Tuesday 27 May 1662

To my Lord this morning, and thence to my brother’s, where I found my father, poor man, come, which I was glad to see. I staid with him till noon, and then he went to my cozen Scott’s to dinner, who had invited him. He tells me his alterations of the house and garden at Brampton, which please me well.

I could not go with him, and so we parted at Ludgate, and I home to dinner, and to the office all the afternoon, and musique in my chamber alone at night, and so to bed.

12 Annotations

First Reading

Australian Susan  •  Link

Curiously flat entry - no details, Sam! I would love to know *what* the alterations to the Brampton house were and what music you played and on what instrument. And no mention of either your wife today (is she away?) or what you talked of with Lord Sandwich. Not happy, Sam!

Robert Gertz  •  Link

Sam's great affection and respect for his father is one of his most endearing traits but it's shame he never mentions any specific as to those qualities that made John Pepys so important to him. One can suspect that John was the first to recognize potential in his son...That he was the initial source of Sam's developing a love of music and finer things, etc. I would also guess that John had aspired after greater things and passed that ambition on to his son, making sure he got the best education possible and making the most of his more important Pepys family connections (With Montagu for example).

dirk  •  Link

"it's shame he never mentions any specific as to those qualities that made John Pepys so important to him"

Sam's probably has great affection and respect for his father … because he’s his father - not for any specific qualities. On a worldly level Sam has done far better than his father (don’t all fathers aspire that?), but there’s no reason that should come between them.

Mary  •  Link

Sam's filial feelings.

Sam's love for his father is heightened by the exasperation that he has felt (and probably still feels) at his mother's difficult temperament. We have no reason to believe that country living has improved her temper and now John is stuck with her in a small village with many fewer distractions than were available when he was running his tailoring business in London. Family concerns dictate John's residence at Brampton, but Sam probably feels the same sense of lurking guilt ("poor man") that many feel when circumstances oblige ageing parents to accept a way of life that is not what they would have chosen for themselves.

Xjy  •  Link

"Sam has done far better than his father (don't all fathers aspire that?)"

A. De Araujo  •  Link

"his mother's difficult temperament."
Poor old Ma Pepys,went down through history as an old cranky woman without a chance to defend herself!

Pauline  •  Link

Parents in Brampton
I assumed John Pepys moved to Brampton by choice. If he wanted to stay in London, couldn't they have rented the Brampton property out? We don't know how he feels about country life.

Cumgranissalis  •  Link

Choices: They be having good clean country aire, people lived a lot longer in the country side especially if they did not have to dig ditches etc., in the cold icy damp weather and as they had a few farthings, they did not have to suffer like the pennyless yokels as they be living in the big house. Living in old smoakey was not a good way of living. One lived in London only to make a living [somes time money], not for it's aire. Country living be great if one can cover the expenses [food,tshirts, and a roof] and have some left over, also able to afford haveing some one to do all the sloppy work.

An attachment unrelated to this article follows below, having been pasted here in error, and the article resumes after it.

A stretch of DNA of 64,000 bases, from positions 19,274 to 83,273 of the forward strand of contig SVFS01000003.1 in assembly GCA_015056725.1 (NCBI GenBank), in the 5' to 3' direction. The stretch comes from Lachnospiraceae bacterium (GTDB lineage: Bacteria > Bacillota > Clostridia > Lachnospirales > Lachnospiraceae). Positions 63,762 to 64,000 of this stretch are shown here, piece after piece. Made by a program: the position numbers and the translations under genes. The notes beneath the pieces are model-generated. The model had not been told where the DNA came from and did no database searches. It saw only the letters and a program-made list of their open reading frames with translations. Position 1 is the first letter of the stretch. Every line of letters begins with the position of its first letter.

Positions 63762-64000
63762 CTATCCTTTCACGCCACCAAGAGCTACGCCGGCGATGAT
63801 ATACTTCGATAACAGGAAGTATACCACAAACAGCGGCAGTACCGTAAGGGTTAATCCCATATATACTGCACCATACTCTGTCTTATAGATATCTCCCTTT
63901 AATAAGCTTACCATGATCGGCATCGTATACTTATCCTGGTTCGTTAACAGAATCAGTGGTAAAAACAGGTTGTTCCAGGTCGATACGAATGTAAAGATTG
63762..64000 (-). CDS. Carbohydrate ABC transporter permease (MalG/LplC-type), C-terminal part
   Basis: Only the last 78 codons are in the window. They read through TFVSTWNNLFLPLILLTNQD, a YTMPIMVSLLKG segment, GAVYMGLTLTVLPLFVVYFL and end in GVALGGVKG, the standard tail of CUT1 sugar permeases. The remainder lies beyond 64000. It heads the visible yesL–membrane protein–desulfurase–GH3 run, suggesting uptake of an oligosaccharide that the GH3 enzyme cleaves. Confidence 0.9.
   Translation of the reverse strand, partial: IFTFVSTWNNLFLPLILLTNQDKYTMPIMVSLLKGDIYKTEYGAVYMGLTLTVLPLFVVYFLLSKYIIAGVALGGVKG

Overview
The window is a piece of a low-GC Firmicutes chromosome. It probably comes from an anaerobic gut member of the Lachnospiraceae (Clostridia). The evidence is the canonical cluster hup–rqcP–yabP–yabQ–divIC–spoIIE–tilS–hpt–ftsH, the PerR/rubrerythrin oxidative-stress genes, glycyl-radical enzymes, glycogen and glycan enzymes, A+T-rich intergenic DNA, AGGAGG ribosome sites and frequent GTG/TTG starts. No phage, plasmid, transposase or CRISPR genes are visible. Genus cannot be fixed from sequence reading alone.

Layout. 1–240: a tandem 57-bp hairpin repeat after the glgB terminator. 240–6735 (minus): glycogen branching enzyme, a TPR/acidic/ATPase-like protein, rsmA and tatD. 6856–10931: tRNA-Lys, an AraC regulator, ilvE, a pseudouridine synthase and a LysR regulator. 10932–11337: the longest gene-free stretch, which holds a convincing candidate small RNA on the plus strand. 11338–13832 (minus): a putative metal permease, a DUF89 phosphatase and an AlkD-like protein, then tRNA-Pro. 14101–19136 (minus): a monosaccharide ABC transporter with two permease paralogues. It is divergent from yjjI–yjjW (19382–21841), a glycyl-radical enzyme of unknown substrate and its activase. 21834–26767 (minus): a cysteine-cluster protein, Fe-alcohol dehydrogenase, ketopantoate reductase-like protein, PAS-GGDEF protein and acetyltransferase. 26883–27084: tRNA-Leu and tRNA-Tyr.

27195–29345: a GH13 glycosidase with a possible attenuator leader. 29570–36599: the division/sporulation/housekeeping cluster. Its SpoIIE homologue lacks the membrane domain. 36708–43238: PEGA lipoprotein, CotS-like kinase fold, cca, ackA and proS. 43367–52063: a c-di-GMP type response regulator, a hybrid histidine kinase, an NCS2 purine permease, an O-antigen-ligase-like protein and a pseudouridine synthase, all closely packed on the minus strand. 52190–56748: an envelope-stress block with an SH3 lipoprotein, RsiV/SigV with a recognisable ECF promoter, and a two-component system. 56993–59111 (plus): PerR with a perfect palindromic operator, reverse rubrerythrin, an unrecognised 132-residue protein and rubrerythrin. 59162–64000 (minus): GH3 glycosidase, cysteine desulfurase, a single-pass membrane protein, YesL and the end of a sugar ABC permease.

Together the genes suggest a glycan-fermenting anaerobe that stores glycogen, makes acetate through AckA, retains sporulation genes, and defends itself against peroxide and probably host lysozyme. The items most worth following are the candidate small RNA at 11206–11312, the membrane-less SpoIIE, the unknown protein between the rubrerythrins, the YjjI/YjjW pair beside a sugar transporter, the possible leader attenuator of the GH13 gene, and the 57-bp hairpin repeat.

Not every one, be cut out to prance around bowing, scrapeing, quaffing, quacking ,smoozing in the pits.
Unfortunatly the Pepis had been lung filled with all the by products of the industry of the blossoming life under the care of the loose thinking Carlos and his nemisis Cromwell.
London had all the attributes of a Pittsburg Pen in the early 1900's.
Strange, It took London 300 years more before the nose and Lung in festation of soot was eradiated.

Mark Pearson  •  Link

Watching (and helping) as my father cared for my mother for the eight years she sufffered alzheimer's made me love him even more. Perhaps Sam is having some of those same feelings as he watches their relationship. On top of that I do suspect that his "da" was aways in his corner as is mine. It sure helps in life to have that.

Pedro  •  Link

On this day…

Robert Boyle writes to Michael Boyle the Bishop of Cork, concerning revenues from his estates in Ireland. He had been granted land under Cromwell, and renewed by Charles II, which included Church property. He was to devote two thirds to relieving the poor, and if needed towards the maintenance of the ministers or promoting other good work.

“And I should possibly employ the other third part also the same way, but that His Majesty has been pleased without my seeking (or so much as knowledge) to appoint me Governor to a Corporation for the propagation of the Gospel among the heathens in New England, and other parts of America.”

(Info from his biography of Boyle by Moore)

No offence to any present annotators!

Paul Chapin  •  Link

No offense taken, Pedro. Many of us are working hard to reclaim our proud heathen heritage.

Second Reading

john  •  Link

Annotaters have oft remarked on Pepys leaving out the commonplace and recording the uncommon. Here may be a case: "musique in my chamber alone at night".

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